Over the years I have accumulated dozens of crosses. I purchased quite a few of them myself, such as the crudely poured brass cross I bought from a young girl in Ethiopia, or the small golden one I found in a shop in East Jerusalem. Others have been gifts.
When I attended the Niobrara Convocation, a gathering of Lakota people in South Dakota, I admired the distinctive cross worn by members of that body. Made from stamped nickel, each cross hung from an elaborately beaded necklace that incorporated the red, white and blue shield of the Episcopal Church. Noting my covetousness, a native woman lifted her cross off her neck and placed it around mine. “You take it,” she said. “I’m not even sure I believe in it anymore.”
Every cross has its own story. Recently a friend brought me a small standing cross from Ireland that was made from pressed sod. From the front it looks like tooled leather, but if you turn it over you can still catch a whiff of Irish bog. I placed it in the library, next to a flat green cross cut from an old slate shingle that was removed from the roof of a church I once served.
None of these is the cross that is currently troubling me, however. That one is about six inches high, made of plain dark wood, with a thin silver body hanging on it. The body is tacked to the cross by three tiny nails, one each in the hands and one for both of the feet. The small head is down and the mouth is open. It looks like something from the 1960s, which is when I first visited the Cistercian monastery in Conyers, Georgia. I was a new Christian and I wanted a cross to hang in my dorm room. The young monk in the gift shop helped me pick it out, along with a couple of books by Thomas Merton and a loaf of brown Trappist bread.
The cross hung on my wall until my graduation from college. Then it went into a box that I carted from place to place for the next 30 years. When I cleaned out the attic earlier this summer I unearthed it, along with some old scrapbooks and a pair of bell-bottomed jeans. I tried to put it in a box for the Salvation Army, but my hand would not let go of it. Meanwhile, the metal loop at the top has disappeared so that I could not hang it on the wall even if I wanted to. What does one do with a derelict cross?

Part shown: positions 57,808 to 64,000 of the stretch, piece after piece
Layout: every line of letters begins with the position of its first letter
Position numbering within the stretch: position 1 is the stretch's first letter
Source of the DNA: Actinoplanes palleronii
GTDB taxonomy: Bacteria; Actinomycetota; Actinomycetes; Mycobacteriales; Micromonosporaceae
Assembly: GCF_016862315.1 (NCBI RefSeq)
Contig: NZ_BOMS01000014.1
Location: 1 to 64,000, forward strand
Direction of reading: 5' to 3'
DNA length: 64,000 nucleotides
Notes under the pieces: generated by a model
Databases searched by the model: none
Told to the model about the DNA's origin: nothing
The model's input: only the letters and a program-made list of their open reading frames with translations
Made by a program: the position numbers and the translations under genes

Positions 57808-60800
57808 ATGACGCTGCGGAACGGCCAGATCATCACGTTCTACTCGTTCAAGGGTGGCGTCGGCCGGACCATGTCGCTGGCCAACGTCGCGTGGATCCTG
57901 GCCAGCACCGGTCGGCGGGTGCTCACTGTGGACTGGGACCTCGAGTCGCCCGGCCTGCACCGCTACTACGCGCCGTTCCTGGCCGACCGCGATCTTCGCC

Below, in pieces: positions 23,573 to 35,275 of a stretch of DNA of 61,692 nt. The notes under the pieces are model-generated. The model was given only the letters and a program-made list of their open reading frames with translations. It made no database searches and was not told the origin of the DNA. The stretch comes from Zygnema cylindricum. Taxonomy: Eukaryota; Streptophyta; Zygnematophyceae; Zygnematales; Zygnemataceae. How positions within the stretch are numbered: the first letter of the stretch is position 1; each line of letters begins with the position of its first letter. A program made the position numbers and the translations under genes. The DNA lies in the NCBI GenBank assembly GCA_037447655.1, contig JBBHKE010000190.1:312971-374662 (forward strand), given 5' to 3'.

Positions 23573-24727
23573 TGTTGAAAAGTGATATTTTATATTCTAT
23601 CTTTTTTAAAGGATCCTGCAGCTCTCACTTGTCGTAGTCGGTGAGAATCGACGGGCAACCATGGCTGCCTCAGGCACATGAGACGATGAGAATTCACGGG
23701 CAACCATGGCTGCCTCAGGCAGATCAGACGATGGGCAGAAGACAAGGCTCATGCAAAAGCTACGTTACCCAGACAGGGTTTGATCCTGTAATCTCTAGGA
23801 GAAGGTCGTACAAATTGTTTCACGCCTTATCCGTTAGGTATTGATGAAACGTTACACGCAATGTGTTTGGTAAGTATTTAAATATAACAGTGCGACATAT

I could not decide, so I set it in a clear spot on my dresser. The next day I needed the clear spot for a stack of bills, so I put the crucifix on top of them. Underneath the upraised arms of the small body, I could see how many frequent flyer miles I earned last month for charging groceries, gas, new shoes and some theater tickets to my American Express card. After I paid the bills, I needed the space for some papers from my world religions class, so I put the crucifix on them. When I reached for the stack the next morning I realized that Jesus had just spent the night on a color copy of a Tibetan Buddhist sand mandala.
At first this seemed irreverent to me, to keep shuffling a sacred symbol across the debris on my dresser. Shouldn’t I put it in some dedicated space where it would not rub up against such unholy junk? But then it occurred to me that I had unwittingly invented a sacrament. Hardly a day goes by that I do not handle this cross, deciding where to put it and noticing how it changes whatever lies beneath it. One day it sits on pictures of my godchildren, the next on a tin of chocolates from Maxim’s. Sometimes the small body confers a blessing, but more often it constitutes a judgment. Whose hands have ever been so empty? Whose purposes have ever been so pure?
Lately I have begun to wish for a different symbol to emulate. I think about commissioning a small statue of Peter, half in the water and half out, with Jesus holding him by the scruff of his neck. Or perhaps a silver pendant of Mary sitting at Jesus’ feet, while Martha threatens her with a wooden spoon. If I could look at one of those on a regular basis, then I might rest easier in my skin, because I know how to sink and I know how to sit. It is dying I am no good at, as my movable cross reminds me every day.
I remain grateful that Jesus did not say, “Be me.” He said, “Follow me,” but when I imagine a Peter or a Mary on my dresser I realize what I would lose. Neither of them would blink an eye at my check stubs or grocery lists. They were as immersed in such things as I am, and while they may have made better choices than I, we understand each other. They do not want me to be anyone but me.
But that small body on the cross seems to have other ideas. Having let go of everything that anchored him to this reality, he is the open doorway to a far richer one. I am free to walk through him or to stay where I am, but either way he never stops whispering to me to take the next step. I don’t understand him. He seems to think that “me” is too limited a concern.
“I became human for you,” he whispered to Meister Eckhart more than half a millennium ago. “If you do not become God for me, you do me wrong.” I do not expect ever to solve the mystery of the cross, but I do take heart in the unlikely good news that the cross has already solved me.